How Your Brain Sees a Logo

On November 15, 2014
What happens in your head when you see a logo? Editors of LogoMaker compiled a stack of research journals into an infographic to show us what scientists have been learning from the latest brain science about how humans “see” and think about the logos they are looking at. The whole process is surprisingly complex and still takes just a little under 400 milliseconds – less than half a second. A lot happens in these 400 milliseconds it takes for you to see a logo, process it, and react to it — and it all has to do with color, shape, meaning, prior experience with the brand, and so on.
Color – Scientists believe that your eye doesn’t see color at all—your brain creates it through neural processes that take place along the fusiform gyrus, the hippocampus, and the primary visual cortex located at the back of the brain.
Shape – Once the color is identified near the back of the visual cortex, a signal is sent forward to the “what pathway” near the front of the visual cortex where shape and objects are recognized. It can even see shapes that aren’t there (like objects hidden in the white space of a logo).
Meaning – While color and shape are “bottom up” information, that is, it is gathered from the immediate environment; context and meaning is “top down” information added by your memory to help you understand and think about what it all means. This process uses many parts of the brain, but primarily the amygdala and orbitofrontal cortex where emotions and rewards are processed.
Over the past two decades, neuroscientist have used brain imaging (fMRI) to take a closer look at how we think about logos. Here are some of the most interesting findings about a logo’s effect on your thinking:

  • There isn’t a single place in the brain where logos are processed. Sports and luxury brands (like Nike and Mercedes) trigger responses in the medial prefrontal cortex and precuneus, while value brands (like Wal-mart) activate neurons in the anterior cingulate cortex.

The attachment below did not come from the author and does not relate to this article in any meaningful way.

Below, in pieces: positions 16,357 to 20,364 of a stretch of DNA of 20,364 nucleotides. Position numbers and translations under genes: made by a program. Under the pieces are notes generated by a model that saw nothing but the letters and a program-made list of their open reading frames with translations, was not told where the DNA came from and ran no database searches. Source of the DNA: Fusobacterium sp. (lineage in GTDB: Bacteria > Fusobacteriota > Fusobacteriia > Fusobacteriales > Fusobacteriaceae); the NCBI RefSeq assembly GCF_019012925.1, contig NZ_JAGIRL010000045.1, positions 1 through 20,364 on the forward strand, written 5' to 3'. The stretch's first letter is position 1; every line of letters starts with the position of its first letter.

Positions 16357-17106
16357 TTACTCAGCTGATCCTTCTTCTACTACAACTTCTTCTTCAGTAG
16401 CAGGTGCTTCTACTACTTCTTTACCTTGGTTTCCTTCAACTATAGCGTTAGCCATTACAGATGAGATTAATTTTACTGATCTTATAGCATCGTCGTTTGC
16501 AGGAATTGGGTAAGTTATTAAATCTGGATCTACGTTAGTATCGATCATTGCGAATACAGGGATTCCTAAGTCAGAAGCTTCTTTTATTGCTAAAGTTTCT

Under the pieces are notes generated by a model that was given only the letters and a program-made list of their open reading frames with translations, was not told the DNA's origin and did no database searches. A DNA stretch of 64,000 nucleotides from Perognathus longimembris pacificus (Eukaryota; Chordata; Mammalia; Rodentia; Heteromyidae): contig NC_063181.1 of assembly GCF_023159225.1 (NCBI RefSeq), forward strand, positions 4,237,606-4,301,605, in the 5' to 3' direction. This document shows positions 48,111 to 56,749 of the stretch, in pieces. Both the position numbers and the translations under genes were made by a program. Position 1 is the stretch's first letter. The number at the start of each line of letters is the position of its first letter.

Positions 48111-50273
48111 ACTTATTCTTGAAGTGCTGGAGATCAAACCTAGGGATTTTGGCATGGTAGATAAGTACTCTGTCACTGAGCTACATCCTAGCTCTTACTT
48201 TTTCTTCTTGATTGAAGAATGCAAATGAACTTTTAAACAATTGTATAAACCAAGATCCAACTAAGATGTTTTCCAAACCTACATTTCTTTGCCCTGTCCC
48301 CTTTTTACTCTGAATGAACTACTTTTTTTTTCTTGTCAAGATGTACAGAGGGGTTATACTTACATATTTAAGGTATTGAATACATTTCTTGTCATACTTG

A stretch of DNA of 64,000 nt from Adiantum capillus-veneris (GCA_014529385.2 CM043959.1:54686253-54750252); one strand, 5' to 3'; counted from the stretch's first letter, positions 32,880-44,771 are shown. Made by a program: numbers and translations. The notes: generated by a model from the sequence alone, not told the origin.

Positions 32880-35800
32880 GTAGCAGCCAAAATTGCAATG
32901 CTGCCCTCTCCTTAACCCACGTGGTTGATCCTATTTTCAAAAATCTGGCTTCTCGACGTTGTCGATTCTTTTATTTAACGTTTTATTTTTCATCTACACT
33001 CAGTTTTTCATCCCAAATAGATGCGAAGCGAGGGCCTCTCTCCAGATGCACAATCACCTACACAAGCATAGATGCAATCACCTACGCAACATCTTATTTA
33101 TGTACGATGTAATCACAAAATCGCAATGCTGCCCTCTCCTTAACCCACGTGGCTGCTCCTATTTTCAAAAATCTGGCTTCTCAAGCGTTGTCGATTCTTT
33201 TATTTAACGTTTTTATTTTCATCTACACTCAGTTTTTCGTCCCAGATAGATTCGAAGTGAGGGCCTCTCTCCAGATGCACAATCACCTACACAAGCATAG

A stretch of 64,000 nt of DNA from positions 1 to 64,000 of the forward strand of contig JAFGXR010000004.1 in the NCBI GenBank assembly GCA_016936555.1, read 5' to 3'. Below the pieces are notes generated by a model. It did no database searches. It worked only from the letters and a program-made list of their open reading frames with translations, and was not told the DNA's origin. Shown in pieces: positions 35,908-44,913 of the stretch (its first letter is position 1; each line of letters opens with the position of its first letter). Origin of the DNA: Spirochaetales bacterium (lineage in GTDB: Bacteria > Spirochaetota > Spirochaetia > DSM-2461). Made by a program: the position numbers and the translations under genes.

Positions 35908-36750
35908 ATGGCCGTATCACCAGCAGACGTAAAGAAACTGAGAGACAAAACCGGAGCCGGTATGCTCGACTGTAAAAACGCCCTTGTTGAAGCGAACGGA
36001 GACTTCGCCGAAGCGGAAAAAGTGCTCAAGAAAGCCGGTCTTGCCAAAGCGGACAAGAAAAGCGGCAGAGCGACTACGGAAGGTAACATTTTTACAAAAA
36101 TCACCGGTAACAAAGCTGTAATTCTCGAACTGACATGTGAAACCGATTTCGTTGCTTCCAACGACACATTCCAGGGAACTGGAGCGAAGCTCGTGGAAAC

• Brands that we like elicit activity in the ventral medial frontal pole, which is the area where we form self-esteem and the idea of who we are. This would suggest that our favorite brands play a large role in how we see ourselves. Something like: I’m a Coke person. Or, I’m the kind of person who likes and uses Apple products.
  • Our familiarity with a logo design determines which part of the brain thinks about it when we see it. “Strong” brands tend to trigger activity in the part of the brain associated with positive emotions and reward (pallidum, posterior cingulate and frontal cortex), while unknown brands activate neurons in areas of the brain associated with negative emotions (insula). This suggests that people use experience not declarative information to evaluate brands.
  • We do not think about logos the same way we think about trivial objects or even animals. Well-liked brands trigger responses in the same brain areas where human relationships (friendships for example) are processed. This may mean that biologically there is very little difference between relationships between two humans and a human and a brand.
  • Logos can actually change behavior. When scientists showed (subliminally) an Apple logo to some students, and an IBM logo to others, the students who saw the Apple logo performed better on a creativity test. Students shown a Disney logo (again subliminally) performed better on an honesty test than student who saw an E! TV logo.


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